LIMERICK City and County Council has insisted it will not face any drain on resources from extra costs incurred by City of Culture.
Top line figures for the year of culture were detailed in a major economic impact assessment of 2014, compiled by Grant Thornton Ireland, and released over a month ago.
The Limerick Leader reported then that the total programme cost was €12m – a €7.5m investment by the State, which was €1.5m more than expected, plus €4.5m in “additional funding”.
Of this, the total direct cost to the company set up to run the year was €10.9m, plus over €1.1m in event specific expenditure, which included in-kind sponsorship and grants and was not covered by Limerick National City of Culture Ltd.
The State provided €6m to the project in funding via the 2014 Budget, and an additional €1.5m - taking its contribution to €7.5m - in December of last year, following a request by the local authority.
Of this, €1.1m has already been drawn down by the council, with a further €400,000 to “be drawn during 2015”, a spokesperson said this week, following reports of a funding shortfall in a national newspaper.
The spokesperson pointed out that City of Culture was an initiative developed by the Department of Arts, Heritage and the Gaeltacht and that there was a “constant dialogue” between the parties - and other Government departments - during 2014 and “on foot of which it was agreed between the Department and Limerick City and County Council to provide an additional amount of up to €1.5m”.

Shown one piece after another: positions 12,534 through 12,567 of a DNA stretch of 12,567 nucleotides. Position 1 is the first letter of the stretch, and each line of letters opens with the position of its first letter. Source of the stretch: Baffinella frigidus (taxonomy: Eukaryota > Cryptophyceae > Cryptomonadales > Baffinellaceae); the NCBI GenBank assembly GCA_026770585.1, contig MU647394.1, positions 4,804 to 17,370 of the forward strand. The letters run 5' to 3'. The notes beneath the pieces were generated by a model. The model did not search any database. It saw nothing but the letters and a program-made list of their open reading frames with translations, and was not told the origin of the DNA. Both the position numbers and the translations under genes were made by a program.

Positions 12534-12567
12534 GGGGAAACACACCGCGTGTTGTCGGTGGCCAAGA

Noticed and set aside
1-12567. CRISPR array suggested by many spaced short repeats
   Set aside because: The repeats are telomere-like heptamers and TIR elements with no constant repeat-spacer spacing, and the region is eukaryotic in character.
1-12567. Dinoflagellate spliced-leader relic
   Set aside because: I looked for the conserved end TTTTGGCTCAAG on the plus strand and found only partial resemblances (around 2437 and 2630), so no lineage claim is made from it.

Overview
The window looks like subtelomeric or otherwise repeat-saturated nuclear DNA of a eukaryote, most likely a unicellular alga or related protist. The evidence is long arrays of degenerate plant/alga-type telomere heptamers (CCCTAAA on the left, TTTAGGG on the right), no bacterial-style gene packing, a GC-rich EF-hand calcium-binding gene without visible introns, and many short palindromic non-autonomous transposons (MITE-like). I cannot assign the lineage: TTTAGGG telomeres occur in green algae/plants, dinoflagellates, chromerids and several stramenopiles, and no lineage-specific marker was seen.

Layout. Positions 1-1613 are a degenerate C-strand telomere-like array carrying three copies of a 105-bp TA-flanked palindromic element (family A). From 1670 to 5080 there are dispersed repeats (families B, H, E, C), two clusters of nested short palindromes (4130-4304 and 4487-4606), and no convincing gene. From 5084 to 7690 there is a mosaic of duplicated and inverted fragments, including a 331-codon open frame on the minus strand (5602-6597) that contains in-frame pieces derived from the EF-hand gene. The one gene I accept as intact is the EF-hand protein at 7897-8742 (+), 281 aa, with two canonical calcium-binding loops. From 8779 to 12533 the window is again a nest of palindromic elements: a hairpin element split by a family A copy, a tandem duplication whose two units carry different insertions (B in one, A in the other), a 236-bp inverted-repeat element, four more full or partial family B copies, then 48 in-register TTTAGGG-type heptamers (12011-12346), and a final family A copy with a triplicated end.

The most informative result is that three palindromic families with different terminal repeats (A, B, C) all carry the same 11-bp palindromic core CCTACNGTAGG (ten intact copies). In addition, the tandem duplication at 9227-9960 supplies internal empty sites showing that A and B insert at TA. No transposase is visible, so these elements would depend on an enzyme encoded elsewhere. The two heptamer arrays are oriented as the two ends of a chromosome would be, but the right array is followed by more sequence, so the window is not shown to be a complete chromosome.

Sources have stressed that this additional funding was “always on the cards” and that the council “didn’t find itself in the red - there was nothing drawn on council resources”.
A senior council figure told the Limerick Leader last year that “if there are any issues that need to be explored in the overall budgeting factor, obviously we would be looking back to central Government for additional support, because the year has been so successful”, but declined to elaborate further.
According to reports, the Department of Arts, Heritage and the Gaeltacht are to conduct a “thorough review” of City of Culture, but no comment was available from Minister Heather Humphrey’s department this week.
The council spokesperson also said that Statutory Financial Statements for the period from incorporation to 31 December 2014 have been approved by the City of Culture board and are in process of finalisation, subject to changes to incorporate Companies Act 2014 modifications.
“These should be available in the next few weeks and filed with CRO in due course,” they said.